The British Chambers of Commerce has found that there are a number of Brexit questions that businesses want the government to answer. Anna Tobin takes a look at the concerns causing them to raise their hands
The British Chambers of Commerce (BCC) has devised a traffic-light system for assessing the answers to key questions British businesses have on Brexit. Of the 24 key questions posed, two were rated amber, meaning that it was felt that some progress had been made by the government on answering them. These two points covered access to the EU workforce and industrial standards regimes, which the government has given some assurances on.
The other 22 questions were rated red, indicating that no progress has been felt to have been made. Key questions that businesses still require answers to include: whether a business will need to pay VAT on goods at the point of import; what Rules of Origin firms will have to comply with to receive preferential tariff rates; whether goods will be subject to new customs procedures and delayed at border checkpoints; whether regulatory checks on goods conducted in the UK will be recognised by the EU; and, whether UK businesses will be able to participate in EU research and development projects after 2020.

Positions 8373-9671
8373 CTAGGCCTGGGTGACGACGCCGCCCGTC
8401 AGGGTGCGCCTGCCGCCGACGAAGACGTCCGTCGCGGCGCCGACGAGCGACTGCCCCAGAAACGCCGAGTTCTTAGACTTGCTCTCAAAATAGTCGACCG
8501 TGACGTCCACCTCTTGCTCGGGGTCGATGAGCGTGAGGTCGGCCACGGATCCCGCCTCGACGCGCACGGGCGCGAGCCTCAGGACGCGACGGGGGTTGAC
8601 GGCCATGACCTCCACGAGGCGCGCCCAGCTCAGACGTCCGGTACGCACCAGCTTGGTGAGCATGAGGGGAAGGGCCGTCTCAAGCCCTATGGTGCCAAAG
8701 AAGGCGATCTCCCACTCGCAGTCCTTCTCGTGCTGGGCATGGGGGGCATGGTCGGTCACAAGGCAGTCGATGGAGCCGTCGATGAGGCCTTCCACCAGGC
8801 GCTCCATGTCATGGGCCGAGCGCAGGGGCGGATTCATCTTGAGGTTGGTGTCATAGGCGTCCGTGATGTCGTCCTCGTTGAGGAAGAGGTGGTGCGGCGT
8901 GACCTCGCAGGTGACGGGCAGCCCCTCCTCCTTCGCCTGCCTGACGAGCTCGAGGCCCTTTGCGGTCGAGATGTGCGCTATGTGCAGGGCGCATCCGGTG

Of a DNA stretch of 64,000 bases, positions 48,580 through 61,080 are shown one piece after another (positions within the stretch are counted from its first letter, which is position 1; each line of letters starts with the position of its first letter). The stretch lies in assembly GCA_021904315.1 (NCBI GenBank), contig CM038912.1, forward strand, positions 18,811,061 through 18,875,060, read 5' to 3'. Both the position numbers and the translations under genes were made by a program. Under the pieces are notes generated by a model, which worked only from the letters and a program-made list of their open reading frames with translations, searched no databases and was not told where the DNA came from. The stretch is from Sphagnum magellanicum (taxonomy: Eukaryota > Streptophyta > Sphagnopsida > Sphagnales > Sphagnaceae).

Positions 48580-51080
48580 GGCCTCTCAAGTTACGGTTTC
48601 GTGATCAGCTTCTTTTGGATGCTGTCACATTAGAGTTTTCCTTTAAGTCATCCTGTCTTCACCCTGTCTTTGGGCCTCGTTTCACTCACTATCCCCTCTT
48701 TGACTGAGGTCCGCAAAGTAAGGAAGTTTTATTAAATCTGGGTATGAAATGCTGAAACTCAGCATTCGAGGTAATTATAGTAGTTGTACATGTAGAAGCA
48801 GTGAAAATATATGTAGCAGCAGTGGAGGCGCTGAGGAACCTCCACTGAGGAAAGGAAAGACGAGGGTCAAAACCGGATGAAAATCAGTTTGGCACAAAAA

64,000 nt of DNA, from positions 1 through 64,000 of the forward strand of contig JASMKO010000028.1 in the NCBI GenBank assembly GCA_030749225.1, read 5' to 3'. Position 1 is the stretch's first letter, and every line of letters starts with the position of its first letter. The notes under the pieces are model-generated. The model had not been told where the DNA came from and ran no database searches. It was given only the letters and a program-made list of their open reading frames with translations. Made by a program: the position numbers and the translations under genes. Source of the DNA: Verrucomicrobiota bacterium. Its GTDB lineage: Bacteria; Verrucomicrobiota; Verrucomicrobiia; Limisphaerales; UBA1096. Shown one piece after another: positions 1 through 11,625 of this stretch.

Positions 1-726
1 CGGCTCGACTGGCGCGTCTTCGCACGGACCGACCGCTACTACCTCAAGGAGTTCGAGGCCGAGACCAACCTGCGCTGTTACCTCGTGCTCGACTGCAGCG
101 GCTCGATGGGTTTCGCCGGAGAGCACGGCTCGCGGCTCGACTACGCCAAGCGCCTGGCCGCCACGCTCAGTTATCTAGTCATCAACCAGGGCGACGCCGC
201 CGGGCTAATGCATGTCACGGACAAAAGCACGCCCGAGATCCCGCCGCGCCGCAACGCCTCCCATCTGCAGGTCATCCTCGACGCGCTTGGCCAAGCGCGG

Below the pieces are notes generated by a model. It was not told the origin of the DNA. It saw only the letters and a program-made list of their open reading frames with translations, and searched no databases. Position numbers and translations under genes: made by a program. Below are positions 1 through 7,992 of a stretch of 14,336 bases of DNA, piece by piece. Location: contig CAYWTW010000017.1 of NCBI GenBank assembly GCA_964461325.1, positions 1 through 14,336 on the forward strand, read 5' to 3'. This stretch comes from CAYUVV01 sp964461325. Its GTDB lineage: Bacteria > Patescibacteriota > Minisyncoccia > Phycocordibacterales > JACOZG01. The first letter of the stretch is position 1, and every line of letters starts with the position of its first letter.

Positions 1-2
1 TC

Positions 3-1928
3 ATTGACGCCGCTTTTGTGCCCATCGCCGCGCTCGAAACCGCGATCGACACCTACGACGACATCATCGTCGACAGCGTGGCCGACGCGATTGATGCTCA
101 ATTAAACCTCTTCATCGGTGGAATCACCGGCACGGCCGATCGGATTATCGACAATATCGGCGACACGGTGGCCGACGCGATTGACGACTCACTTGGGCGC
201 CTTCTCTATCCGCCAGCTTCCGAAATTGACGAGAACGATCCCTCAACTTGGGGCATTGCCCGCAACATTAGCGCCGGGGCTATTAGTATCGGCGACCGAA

The BCC warned July 3 2018, that failure to address these questions was causing a significant slowdown in business investment.
‘Now, with the time running out ahead of the UK’s exit from the EU, business patience is reaching breaking-point,’ warns Adam Marshall, director general of the BCC.
‘Businesses have every right to speak out when it is abundantly clear that the practical questions affecting the competitiveness of their firms and the livelihoods of millions of people remain unanswered. With less than nine months to go until Brexit day, we are little closer to the answers businesses need than we were the day after the referendum.
‘It’s time for politicians to stop the squabbling and the Westminster point-scoring – and start putting the national economic interest first. These are not ‘siren voices’ or special interests. They are the practical, real-world concerns of businesses of every size and sector, in every part of the UK.’
If you have any concerns about your business and Brexit, why not pose a question on our Discussion Board here?